Generating QR Codes

The world isn’t completely digital. We still meet people face-to-face, introducing ourselves and our companies to new people and opportunities. The workhorse of being remembered in these meetings is the venerable Clydesdale, the business card.

What leaves me wondering is why so few companies don’t make this humble carrier of information the powerful portal to the information-rich vehicle of their website. It’s more puzzling given the ease with which it can be done by including a QR code.

The QR code provides a direct link between the card and the web site.  Moreover, the QR code allows this useful tool to be both extended and tracked.

What goes into the QR Code? The first piece of information required is the URL of the web site and tracking code so that you can apply analytics to your cards as you would for other touch points. This allows you to separate business card generated visitors from other direct traffic.

You need not limit yourself here.  You may wish to track whose card or which department generates traffic. See my post on tradeshows and QR codes for a nicely integrated example implemented in trade shows.

There are four simple steps to creating the individualized QR codes:

  1. Build a URL string with custom parameters that you wish to track. You can do this with Google URL Builder.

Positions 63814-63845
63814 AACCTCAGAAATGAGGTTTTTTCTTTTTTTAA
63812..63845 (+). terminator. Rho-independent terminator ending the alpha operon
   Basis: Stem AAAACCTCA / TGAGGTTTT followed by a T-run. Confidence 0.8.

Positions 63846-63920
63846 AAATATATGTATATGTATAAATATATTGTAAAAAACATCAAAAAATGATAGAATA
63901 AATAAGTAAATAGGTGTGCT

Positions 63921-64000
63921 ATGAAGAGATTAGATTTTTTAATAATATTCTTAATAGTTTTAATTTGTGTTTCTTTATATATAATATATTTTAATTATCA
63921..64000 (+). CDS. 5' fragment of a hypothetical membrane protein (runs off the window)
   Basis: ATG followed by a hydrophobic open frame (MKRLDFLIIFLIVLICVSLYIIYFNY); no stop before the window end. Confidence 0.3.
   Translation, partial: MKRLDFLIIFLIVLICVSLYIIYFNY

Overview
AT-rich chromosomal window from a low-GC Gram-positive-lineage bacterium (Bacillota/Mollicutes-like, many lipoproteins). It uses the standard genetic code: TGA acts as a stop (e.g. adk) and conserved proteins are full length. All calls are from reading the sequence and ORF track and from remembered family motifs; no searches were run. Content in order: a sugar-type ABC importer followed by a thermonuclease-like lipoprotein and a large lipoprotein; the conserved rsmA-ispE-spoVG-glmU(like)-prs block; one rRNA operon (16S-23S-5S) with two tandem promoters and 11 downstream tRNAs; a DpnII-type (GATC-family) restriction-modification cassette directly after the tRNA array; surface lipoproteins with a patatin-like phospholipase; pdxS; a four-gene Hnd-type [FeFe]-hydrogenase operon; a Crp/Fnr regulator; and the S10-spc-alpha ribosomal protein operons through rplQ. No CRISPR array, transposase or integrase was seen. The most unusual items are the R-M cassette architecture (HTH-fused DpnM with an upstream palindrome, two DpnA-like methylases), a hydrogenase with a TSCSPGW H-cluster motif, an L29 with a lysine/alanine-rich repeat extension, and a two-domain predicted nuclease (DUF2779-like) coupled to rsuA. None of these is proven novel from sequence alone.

https://support.google.com/analytics/answer/1033867?&rd=2

Here you will create the specific QR code with URL, Campaign Source, Campaign Medium, Campaign Term, Campaign Content and Campaign Name.

Your URL needn’t be you website’s home page. Create an appropriate landing page for the purpose. Perhaps an employee biography or instant coupon may be a better starting point.

Keep in mind is that the QR code will be scanned by a mobile device. So the landing page for the QR code needs to be mobile friendly. This is yet another call to responsive design.

  1. Simplify the URL. The more information encoded in a QR code, the denser will be the dot pattern in the code. The denser the code, the more difficult it will be to scan. The more difficult it is to scan, the larger it will need to be printed. Again, Google provides a tool http://goo.gl, but there are any number of URL shorteners available.
  2. Convert your shortened URL string to a QR code using a QR builder such as goqr.me http://goqr.me . As for incorporating your code into a business card design, QR codes needn’t be black and white and can include some decorative elements.

A readable QR code can be as small as .75 inches square with a good printing. But you will need to test your finished QR code in preflight before sending it to the printer.

  1. Download your new QR code and incorporate it tastefully into your card’s design.

That’s it.

Of course you may follow the same steps to add your QR code to brochures and direct mail pieces.

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